The Centers for Disease Control and Prevention is still accepting comments on its draft guidelines for prescribing opioids for chronic pain, and 87 percent of doctors say they would welcome the guidelines, according to a new SERMO poll.
Out of 1,617 responses, the doctors responding were split 50-50 on whether Naloxone, a medication that can treat opioid overdoses, should be offered over the counter, though 81 percent thought there should be a public awareness campaign about the drug.
Still, 59 percent said they should be able to use opioids to treat chronic pain that isn’t caused by cancer or palliative care. Forty-one percent said opioids should only be used to treat pain caused by cancer or palliative care.
Of 1,961 doctors who were asked about the most important tactics to curbing opioid abuse, 43 percent said the broader use of prescription drug monitoring programs and making them interoperable across state lines would help. Another 20 percent said more education for physicians on prescribing practices was most important.
SERMO, a social media network for doctors, distributed the survey to a random group of users through email.
Those interested can submit comments on the draft guidelines through Wednesday. The proposed recommendations focus on three areas: Determining when to initiate or continue to prescribe opioids for chronic pain; opioid selection, dosage, duration, follow-up and discontinuation; and assessing the risks and harms of prescribing opioids.
Opting for nonpharmacologic and nonopioid pharmacologic therapies and prescribing immediate-release opioids rather than long-acting opioids are two of the more specific 12 recommendations put forth in the guidelines.
Doctors are also encouraged to start by prescribing the lowest effective dosage of the drug when first assigning the prescription, according to the draft guidelines. They should also evaluate patients within one to four weeks of first prescribing an opioid therapy, they say.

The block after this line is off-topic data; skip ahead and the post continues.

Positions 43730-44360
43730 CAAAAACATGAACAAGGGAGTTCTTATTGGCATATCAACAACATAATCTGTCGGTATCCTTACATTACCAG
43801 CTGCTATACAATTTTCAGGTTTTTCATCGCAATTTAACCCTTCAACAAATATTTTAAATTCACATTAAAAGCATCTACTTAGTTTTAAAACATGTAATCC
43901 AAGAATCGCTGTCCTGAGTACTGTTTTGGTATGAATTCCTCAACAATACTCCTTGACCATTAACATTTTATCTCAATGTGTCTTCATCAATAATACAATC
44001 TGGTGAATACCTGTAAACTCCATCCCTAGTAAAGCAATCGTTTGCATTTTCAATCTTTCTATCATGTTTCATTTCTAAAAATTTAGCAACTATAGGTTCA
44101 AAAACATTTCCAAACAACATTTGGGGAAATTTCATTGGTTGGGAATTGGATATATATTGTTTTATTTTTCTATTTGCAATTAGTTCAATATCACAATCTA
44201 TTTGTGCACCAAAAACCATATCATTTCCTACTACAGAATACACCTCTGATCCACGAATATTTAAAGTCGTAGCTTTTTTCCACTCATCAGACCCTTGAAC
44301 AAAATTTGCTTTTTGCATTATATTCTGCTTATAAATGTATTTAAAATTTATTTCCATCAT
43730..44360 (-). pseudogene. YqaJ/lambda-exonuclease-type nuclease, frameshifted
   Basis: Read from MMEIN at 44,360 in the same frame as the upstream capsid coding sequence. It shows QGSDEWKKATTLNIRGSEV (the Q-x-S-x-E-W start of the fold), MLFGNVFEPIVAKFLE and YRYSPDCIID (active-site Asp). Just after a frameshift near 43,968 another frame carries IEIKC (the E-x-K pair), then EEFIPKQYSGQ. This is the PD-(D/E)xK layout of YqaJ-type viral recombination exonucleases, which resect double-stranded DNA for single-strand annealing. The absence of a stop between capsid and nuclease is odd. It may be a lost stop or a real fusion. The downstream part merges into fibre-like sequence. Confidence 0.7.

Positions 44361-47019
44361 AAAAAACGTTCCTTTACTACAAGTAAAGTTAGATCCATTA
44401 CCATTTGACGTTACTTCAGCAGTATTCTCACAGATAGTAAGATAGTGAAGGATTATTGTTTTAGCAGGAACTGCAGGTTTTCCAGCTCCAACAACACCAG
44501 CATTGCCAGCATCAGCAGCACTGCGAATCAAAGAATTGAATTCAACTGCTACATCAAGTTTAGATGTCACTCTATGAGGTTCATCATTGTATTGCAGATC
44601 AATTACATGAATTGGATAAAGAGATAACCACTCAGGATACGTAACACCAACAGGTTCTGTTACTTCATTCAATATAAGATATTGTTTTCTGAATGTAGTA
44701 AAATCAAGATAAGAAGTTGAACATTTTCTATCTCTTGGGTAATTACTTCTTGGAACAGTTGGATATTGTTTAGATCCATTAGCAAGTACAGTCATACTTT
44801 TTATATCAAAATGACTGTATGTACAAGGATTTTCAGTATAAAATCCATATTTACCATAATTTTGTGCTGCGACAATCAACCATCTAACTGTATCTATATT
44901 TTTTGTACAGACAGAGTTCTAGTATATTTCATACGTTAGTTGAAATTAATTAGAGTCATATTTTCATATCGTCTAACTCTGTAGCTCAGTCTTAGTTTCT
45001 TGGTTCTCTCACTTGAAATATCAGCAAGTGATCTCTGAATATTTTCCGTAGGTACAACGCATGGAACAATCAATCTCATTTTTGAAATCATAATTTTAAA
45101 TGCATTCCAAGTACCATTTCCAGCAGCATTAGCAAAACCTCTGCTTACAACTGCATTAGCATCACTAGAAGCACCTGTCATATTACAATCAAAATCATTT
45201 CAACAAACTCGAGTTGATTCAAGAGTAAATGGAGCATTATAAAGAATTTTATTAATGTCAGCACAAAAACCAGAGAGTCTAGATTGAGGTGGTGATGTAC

“Clinical guidelines represent one strategy for improving prescribing practices and health outcomes,” the CDC’s draft guidelines say. “In addition, policy initiatives that address barriers to implementation of the guidelines, such as accessibility of PDMP data, availability of providers of medication-assisted treatment for opioid use disorder, insurance coverage for nonpharmacologic treatments and appropriate urine drug testing, and reimbursable time for patient counseling might likewise be effective in enhancing implementation of the recommended practices.”
So far, the CDC has received more than 2,790 comments on the guidelines.
Massachusetts Attorney General Maura Healy wrote in a comment that the guidelines would provide much-needed information for primary care providers, and would standardize best practices that have been highlighted by states and other organizations.
“In particular, the Guideline makes clear that opioids should not be the initial treatment for chronic pain and should only be used where their benefits outweigh the risks,” she wrote. “Equally important, the Guideline advises prescribers to evaluate the benefit and harms of opioid treatment within weeks of the initial dose and re-evaluate the patient at least every three months.”
In another comment, the American Association of Nurse Anesthetists wrote that “the guideline should be inclusive of all prescribers across settings to optimize the impact on safe and appropriate use of opioids for chronic pain.”
Primary care providers should not manage a patient’s opioid treatment on their own for more than three months, the group also suggested.
“While the corresponding text does suggest that a primary care provider consult a pain specialist, this point is buried and could be easily missed by the provider who is responsible for developing a treatment plan,” the comment reads. “We therefore recommend that the seventh recommendation specifically state that the primary care provider seek specialty care within three months of initiating opioid therapy.”